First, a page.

It went mostly unnoticed as Americans took off on Friday for an extended holiday weekend, but Rhode Island is about to become the ninth state to automatically add to its voter rolls qualified citizens who do business with state agencies.
The state Senate approved an automatic registration bill on Friday that already had unanimously passed the House. Gov. Gina Raimondo is expected to sign it.
“True democracy depends on encouraging all citizens to vote, and finding ways to eliminate the roadblocks that prevent them from doing so. Automatic registration will help bring Rhode Island closer to that ideal,” said state Sen. Gayle Goldin (D), who sponsored the legislation in the Senate.
The national drive toward automatic registration began in 2015 in Oregon, spurring a 15,000-plus per day increase in the state’s voter rolls in just over four months, according to the Brennan Center for Justice. Since then, automatic registration has been adopted by Alaska, California, Colorado, Connecticut, Georgia, Vermont, West Virginia and Washington, D.C.. An automatic registration bill also has passed the Illinois legislature and is awaiting action by Gov. Bruce Rauner, who after vetoing similar legislation last year has indicated he’ll sign it.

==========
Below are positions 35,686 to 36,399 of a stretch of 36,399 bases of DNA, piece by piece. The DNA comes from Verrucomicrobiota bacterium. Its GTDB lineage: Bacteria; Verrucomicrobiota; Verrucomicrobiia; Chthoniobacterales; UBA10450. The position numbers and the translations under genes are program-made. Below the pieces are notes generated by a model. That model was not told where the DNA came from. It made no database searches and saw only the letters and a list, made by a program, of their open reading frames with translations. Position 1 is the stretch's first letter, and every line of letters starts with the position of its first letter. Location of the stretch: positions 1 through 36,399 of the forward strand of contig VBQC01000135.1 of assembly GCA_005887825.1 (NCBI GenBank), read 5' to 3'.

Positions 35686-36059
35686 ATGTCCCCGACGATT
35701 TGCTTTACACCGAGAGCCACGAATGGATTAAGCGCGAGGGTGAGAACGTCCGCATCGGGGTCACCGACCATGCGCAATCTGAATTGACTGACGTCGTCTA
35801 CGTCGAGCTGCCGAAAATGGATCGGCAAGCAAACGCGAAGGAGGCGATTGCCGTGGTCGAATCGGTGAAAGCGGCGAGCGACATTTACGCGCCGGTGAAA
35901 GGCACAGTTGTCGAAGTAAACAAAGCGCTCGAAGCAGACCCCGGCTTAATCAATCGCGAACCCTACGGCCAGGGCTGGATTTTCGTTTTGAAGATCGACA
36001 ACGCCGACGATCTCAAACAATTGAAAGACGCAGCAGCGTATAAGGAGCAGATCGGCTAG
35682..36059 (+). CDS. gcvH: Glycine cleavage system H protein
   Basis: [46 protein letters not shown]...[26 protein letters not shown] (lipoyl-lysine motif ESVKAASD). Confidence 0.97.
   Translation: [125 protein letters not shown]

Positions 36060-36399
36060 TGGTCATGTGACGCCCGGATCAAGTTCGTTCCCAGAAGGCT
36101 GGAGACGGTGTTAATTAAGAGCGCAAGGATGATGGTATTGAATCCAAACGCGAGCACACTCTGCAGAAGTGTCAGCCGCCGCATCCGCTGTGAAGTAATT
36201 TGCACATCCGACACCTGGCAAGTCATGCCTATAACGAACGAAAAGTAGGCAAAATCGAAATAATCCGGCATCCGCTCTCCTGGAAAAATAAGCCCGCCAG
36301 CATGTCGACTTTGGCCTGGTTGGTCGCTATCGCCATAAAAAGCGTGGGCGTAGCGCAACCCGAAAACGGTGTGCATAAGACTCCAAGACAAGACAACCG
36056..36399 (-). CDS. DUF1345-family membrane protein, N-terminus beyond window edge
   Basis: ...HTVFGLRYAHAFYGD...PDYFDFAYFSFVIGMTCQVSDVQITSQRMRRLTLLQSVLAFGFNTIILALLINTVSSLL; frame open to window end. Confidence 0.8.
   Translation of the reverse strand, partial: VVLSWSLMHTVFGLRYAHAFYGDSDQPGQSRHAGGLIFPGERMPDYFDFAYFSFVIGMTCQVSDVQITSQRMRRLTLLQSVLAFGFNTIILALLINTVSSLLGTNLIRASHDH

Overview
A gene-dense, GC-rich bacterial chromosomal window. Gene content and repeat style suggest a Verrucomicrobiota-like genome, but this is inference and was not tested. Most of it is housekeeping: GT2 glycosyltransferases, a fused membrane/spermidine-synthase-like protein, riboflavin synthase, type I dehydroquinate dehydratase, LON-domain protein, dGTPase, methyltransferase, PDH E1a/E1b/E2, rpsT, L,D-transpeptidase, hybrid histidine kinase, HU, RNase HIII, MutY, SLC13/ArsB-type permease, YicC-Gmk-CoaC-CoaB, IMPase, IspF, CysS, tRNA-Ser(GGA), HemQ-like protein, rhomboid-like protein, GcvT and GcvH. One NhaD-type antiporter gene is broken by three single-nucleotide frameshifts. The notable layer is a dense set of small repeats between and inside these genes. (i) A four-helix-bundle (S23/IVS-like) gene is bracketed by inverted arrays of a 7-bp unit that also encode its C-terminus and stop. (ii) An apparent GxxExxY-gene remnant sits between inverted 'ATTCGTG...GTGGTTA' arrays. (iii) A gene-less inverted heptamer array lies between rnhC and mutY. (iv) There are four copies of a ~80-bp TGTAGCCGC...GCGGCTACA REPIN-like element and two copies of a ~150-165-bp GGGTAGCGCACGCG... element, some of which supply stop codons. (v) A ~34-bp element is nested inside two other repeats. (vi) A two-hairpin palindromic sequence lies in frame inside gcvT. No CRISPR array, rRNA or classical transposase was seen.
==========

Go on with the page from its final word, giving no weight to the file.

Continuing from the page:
“At a time when voter suppression efforts are on the rise, momentum for automatic voter registration is building across the country in red and blue state alike,” said Common Cause President Karen Hobert Flynn. “Common Cause members and staff have played key roles in moving these measures forward to enable more Americans to have a voice in selecting their elected representatives.”
Issues: Voting and Elections